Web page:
The Best Pastrami in Los Angeles

The Best Pastrami in Los Angeles

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  1. How do you gauge “the best” when it comes to pastrami? Do you look for a sandwich that drizzles flavorful juices all over your brand new Eton Egyptian cotton dress shirt? Probably not, unless you’re ridiculously wealthy or you quickly develop the habit of wearing a bib when you eat. Is it the bread that makes the sandwich? Most pastrami aficionados would say that if it doesn’t come on a good, fresh-baked sour rye, it isn’t worth eating, but what’s wrong with sourdough, or even a French roll? I think that everyone would agree that taste is paramount, but is that the only thing that matters when it comes to a mouthwatering pastrami sandwich? What if the restaurant only adds two or three thin slices of the most flavorful pastrami in the world to the sandwich and then buries them with pickles, onions, tomato slices and lettuce—and who in their right mind would want such condiments on their sandwich, other than those utterly committed to the Subway franchise?

    For me, quality and quantity of the meat take turns as the most important aspect to great pastrami. I know where to go when I want the most flavorful sandwich that won’t stuff me; I also know where to go when I want to strain the buttons on my shirt with a belly-gorging sandwich. Finding one deli that provides both seems impossible, but the search for the perfect pastrami restaurant is never-ending.


     The Eastside Market Italian Deli (1013 Alpine St., Los Angeles, CA 90012; 800-964-2464) gets mostly good reviews and reputedly has some of the best tasting pastrami around. I would tell you about my experiences with this restaurant or its food if I had any, but finding this place ain’t easy for those living anywhere but in the immediate area because it lies right in between three major freeways, and isn‘t close to any of them. But, aside from being impossible to find, it’s an Italian market, which just doesn’t jibe with kosher pastrami. Go for the meatballs, but if they try to put marinara sauce on your pastrami sandwich, run away!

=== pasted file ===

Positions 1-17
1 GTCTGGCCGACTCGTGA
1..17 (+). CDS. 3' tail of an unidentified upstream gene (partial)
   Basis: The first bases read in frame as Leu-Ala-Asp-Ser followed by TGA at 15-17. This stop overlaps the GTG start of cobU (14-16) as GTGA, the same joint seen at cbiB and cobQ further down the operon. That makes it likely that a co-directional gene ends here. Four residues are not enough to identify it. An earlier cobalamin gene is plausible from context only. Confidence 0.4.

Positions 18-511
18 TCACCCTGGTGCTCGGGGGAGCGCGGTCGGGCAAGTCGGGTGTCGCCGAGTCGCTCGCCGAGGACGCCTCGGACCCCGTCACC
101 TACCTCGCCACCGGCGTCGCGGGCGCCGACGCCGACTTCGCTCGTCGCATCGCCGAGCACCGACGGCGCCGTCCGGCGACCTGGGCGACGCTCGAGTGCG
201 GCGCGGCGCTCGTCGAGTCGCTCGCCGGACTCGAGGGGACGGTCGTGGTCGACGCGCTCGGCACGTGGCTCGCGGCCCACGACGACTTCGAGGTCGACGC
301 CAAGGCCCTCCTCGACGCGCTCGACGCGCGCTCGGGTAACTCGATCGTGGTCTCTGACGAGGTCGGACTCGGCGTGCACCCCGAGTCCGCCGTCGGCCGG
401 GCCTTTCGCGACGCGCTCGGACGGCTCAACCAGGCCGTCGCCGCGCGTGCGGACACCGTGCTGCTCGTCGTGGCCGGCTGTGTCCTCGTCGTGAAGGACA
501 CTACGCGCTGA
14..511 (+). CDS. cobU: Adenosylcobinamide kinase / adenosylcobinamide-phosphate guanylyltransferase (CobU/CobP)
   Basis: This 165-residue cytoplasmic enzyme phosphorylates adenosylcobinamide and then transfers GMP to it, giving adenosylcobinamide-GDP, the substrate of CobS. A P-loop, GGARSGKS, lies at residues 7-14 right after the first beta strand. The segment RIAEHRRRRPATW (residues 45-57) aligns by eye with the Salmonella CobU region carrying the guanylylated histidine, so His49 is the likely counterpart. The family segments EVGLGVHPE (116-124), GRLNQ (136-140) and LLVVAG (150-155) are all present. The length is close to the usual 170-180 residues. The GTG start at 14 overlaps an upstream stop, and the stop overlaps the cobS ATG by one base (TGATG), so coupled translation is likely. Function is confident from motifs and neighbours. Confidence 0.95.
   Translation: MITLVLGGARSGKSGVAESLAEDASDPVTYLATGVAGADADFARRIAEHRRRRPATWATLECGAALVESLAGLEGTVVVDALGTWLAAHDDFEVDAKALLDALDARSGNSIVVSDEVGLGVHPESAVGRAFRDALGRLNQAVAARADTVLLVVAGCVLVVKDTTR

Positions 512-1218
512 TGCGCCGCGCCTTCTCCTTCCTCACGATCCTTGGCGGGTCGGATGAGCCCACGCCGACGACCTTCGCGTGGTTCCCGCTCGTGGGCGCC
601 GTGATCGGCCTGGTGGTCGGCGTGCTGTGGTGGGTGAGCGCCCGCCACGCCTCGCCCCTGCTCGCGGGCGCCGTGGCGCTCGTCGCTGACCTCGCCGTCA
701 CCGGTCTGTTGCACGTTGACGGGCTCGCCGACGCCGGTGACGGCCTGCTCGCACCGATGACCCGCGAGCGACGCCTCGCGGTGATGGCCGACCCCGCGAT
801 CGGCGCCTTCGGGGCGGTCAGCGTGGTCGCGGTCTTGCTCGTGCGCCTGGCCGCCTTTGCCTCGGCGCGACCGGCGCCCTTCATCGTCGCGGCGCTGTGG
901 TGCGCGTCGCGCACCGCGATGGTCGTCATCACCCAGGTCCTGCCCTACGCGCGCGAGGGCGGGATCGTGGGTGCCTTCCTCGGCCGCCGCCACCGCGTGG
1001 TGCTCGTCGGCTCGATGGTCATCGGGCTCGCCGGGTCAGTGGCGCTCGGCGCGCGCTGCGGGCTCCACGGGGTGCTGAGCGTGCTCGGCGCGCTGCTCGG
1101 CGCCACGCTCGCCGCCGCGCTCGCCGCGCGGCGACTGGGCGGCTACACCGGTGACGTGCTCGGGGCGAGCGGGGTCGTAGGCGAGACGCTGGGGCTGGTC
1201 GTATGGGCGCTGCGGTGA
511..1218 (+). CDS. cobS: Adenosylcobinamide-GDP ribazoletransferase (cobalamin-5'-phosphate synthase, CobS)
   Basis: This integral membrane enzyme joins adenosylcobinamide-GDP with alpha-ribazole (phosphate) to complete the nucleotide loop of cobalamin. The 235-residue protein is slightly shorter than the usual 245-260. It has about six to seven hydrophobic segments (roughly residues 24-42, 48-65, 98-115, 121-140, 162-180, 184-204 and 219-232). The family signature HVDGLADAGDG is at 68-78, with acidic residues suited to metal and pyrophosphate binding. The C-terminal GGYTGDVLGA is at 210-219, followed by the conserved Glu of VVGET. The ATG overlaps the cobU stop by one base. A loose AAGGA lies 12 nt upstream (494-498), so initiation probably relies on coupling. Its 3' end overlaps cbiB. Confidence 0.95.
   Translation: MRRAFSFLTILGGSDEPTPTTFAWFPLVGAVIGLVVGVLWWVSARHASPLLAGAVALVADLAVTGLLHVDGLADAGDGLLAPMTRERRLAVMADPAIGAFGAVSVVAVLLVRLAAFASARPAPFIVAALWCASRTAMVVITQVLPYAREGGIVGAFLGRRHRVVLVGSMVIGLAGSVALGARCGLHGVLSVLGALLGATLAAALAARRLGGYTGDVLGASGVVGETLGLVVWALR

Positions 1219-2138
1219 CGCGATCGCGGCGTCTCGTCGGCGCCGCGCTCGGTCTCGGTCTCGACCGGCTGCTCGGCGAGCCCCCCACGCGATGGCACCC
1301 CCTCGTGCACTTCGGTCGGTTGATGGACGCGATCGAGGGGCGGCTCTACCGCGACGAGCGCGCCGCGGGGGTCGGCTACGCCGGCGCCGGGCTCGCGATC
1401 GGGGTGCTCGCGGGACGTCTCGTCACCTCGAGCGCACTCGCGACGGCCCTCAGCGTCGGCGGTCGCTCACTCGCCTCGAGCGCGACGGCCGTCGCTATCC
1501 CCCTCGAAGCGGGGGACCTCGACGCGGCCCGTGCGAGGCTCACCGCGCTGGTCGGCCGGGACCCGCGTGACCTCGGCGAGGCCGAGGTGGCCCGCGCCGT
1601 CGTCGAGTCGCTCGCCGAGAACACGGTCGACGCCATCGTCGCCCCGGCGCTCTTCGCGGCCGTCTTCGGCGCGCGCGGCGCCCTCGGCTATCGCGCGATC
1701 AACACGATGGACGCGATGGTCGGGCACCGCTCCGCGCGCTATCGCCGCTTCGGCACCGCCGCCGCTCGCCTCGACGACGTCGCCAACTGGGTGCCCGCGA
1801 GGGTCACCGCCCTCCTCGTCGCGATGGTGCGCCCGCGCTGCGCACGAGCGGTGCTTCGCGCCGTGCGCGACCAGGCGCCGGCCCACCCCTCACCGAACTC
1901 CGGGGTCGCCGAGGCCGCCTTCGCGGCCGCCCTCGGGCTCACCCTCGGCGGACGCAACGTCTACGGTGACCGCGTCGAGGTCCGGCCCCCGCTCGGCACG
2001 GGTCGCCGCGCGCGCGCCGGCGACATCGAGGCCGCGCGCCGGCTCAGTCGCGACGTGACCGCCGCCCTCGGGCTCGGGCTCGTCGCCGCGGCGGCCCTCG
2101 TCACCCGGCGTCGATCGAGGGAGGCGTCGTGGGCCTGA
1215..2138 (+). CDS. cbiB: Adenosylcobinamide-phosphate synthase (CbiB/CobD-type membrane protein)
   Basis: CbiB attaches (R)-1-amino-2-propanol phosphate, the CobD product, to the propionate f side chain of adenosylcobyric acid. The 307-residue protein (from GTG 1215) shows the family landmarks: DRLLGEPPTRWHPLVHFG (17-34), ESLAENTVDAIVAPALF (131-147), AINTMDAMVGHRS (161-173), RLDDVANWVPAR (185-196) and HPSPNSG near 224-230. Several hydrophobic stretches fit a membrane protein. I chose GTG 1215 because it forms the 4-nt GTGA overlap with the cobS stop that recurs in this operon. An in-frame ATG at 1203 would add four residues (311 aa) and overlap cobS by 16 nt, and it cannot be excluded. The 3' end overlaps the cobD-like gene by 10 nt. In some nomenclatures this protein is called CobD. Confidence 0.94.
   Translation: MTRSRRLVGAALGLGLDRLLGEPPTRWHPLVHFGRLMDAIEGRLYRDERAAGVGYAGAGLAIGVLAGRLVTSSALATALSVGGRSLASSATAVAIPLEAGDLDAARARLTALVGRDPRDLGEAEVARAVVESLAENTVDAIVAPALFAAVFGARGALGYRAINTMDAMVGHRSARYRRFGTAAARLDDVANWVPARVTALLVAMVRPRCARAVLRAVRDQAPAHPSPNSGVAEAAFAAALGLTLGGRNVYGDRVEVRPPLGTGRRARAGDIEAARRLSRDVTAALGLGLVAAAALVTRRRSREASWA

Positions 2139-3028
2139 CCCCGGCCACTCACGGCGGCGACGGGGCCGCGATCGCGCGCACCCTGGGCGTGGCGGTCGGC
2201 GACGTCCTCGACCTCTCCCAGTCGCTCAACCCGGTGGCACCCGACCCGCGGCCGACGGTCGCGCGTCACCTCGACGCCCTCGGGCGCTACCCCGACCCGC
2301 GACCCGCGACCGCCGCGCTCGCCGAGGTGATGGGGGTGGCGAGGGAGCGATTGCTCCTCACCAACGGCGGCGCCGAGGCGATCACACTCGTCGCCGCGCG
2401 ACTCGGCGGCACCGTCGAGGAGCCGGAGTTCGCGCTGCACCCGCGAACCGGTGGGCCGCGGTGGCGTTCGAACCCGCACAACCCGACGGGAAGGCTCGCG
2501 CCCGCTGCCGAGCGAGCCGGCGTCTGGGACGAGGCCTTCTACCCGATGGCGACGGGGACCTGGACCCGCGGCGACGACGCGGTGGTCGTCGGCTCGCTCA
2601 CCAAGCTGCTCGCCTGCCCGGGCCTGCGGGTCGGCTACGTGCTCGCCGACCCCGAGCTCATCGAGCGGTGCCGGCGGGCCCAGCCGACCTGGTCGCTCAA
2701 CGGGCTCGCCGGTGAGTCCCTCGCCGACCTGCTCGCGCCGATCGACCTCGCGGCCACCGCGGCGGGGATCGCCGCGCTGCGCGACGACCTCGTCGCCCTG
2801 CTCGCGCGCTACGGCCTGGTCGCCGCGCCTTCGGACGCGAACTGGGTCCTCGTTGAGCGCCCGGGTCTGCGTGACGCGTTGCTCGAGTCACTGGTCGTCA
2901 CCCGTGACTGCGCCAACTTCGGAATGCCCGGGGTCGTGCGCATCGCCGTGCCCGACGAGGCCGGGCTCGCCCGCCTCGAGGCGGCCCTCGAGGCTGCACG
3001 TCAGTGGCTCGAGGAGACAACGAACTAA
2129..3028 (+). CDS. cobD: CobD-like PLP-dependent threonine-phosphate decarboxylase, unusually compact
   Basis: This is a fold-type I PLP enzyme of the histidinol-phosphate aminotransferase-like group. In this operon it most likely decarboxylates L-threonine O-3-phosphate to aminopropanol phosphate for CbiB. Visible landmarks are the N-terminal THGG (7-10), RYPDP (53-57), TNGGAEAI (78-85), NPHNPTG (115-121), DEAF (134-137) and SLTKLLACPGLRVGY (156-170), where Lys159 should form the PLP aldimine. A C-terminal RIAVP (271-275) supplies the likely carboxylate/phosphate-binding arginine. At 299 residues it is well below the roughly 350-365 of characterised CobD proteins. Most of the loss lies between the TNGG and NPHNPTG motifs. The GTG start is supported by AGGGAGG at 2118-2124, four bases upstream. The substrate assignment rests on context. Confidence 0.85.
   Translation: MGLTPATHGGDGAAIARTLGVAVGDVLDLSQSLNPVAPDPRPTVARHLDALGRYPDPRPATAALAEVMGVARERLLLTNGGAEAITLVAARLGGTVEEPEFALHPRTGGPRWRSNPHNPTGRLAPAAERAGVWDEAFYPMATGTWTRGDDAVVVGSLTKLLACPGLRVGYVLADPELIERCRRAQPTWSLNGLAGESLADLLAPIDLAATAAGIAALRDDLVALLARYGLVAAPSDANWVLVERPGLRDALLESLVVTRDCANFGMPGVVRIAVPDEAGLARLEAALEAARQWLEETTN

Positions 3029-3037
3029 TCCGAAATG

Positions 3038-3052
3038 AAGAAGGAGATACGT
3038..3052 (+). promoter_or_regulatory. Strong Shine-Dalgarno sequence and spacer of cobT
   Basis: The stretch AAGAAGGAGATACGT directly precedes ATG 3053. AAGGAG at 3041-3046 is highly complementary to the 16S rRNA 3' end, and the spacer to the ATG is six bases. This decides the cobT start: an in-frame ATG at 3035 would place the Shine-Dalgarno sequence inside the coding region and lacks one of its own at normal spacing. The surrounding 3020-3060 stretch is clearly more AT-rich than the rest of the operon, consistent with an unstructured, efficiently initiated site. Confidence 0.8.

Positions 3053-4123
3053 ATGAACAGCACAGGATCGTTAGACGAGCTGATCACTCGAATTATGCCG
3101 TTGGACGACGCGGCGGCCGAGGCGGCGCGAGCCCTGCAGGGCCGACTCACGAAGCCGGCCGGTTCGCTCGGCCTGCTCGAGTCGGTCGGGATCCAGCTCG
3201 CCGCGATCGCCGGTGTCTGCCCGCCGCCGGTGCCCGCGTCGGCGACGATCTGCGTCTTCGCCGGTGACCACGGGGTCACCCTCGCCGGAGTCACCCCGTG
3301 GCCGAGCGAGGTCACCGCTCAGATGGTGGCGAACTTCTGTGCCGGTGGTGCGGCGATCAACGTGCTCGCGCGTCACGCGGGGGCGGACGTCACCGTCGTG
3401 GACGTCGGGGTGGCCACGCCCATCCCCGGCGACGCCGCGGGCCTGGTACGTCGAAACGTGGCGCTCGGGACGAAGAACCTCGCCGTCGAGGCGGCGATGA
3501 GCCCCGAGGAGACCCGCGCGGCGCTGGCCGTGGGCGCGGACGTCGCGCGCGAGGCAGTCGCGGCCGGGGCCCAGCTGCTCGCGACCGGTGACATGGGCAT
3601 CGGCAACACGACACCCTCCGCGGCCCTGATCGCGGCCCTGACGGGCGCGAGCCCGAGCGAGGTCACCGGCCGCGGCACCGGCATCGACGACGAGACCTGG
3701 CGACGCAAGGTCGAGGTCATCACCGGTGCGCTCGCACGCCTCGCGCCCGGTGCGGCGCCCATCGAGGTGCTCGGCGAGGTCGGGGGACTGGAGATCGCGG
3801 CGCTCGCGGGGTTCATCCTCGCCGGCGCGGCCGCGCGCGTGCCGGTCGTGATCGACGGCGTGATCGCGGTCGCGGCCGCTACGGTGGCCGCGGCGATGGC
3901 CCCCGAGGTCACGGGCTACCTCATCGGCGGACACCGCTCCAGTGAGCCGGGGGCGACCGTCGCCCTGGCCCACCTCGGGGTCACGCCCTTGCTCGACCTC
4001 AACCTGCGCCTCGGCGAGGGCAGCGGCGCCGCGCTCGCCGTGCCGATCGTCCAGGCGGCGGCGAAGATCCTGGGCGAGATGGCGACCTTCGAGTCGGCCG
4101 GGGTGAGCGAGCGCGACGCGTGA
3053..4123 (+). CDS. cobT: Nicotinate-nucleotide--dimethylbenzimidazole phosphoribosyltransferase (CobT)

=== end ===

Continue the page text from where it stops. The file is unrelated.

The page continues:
Johnnie’s Pastrami (4017 Sepulveda Boulevard, Culver City, CA 90230; 310-397-6654) knows how to pack in the meat. The bread (a French bun usually, unless you order otherwise) is only fair and tends to fall apart and the meat, while plentiful, is not too lean but is not particularly brimming with flavor. Still, it’s good, and the spicy pickled peppers served with every order (but never enough of them) make the sandwich. For those who enjoy kosher pickles, you’ll love this place because they never skimp on the pickles; but as I prefer sour dills, I’m always a tad disappointed.


     Canter’s Delicatessen (419 N Fairfax Ave., Los Angeles, CA 90036; 323-651-2030) is possibly the best-known pastrami place, and for good reason. While the lean meat is good, perhaps better than Johnnie’s is—and they always pile it high—what really makes the sandwich is the bread, which they bake fresh on the premises daily. I strongly recommend the twice-cooked sour rye, with a nearly crunchy crust and a good, strong sour flavor. The restaurant is a bit pricy, but one bonus is that they are open 24-7 and feature live music at night.


     Phil’s Deli in Farmer’s Market (6333 W. 3rd St. Ste. 540, Los Angeles, CA 90036; 323-936-3704) serves an affordable and delicious sandwich. The smaller sandwich does not explode with meat, but contains enough to satisfy diminutive people like my wife (who can’t eat even half of it), but I go for the mega-sandwich every time; it doesn’t overflow with pastrami and litter the patio with slices of cured beef like some of the lesser delis, but the pastrami has more flavor than either Canter’s or Johnnie’s, mainly because it isn’t as lean as those others (here’s a hint: never brush your teeth immediately after eating at Phil’s; take some time to suck your teeth and relish in the aftertaste). If you visit Farmer’s Market and fail to stop at Phil’s for lunch, you’ve made a terrible mistake.


    Langer’s  (704 S Alvarado St., Los Angeles, CA 90057; 213-483-8050) is, in my opinion, the tastiest pastrami in the city, but it does have a few drawbacks. First, they skimp on the meat if you order a pastrami only sandwich (the house specialty is covered with Thousand Island dressing and coleslaw; as I am a fan of neither, I don’t bother ordering the house special). Second, it’s rather pricey—as expensive as Canter’s ($14 for a sandwich alone), though with less meat. Lastly, the restaurant is in one of LA’s worst neighborhoods, and the parking lot is around the corner. I would not recommend going there after dark, unless you can park on the street right in front of the deli. Be careful when ordering if, like me, you aren’t a fan of coleslaw: sometimes they pile it on without thinking, so be sure to order your sandwich meat only. One nice thing is that they package their pickles (boring kosher dills, as usual) and peppers in airtight plastic pouches and because the sandwich isn’t stuffed with meat, it’s not a messy meal; furthermore, their twice baked rye is nearly as good as the bread at Canter’s.

    If you want a filling sandwich, Johnnie’s is your best bet. For the very best quality in pastrami, however, head toward MacArthur Park—in broad daylight, please!—for a less filling but more satisfying sandwich at Langer’s.

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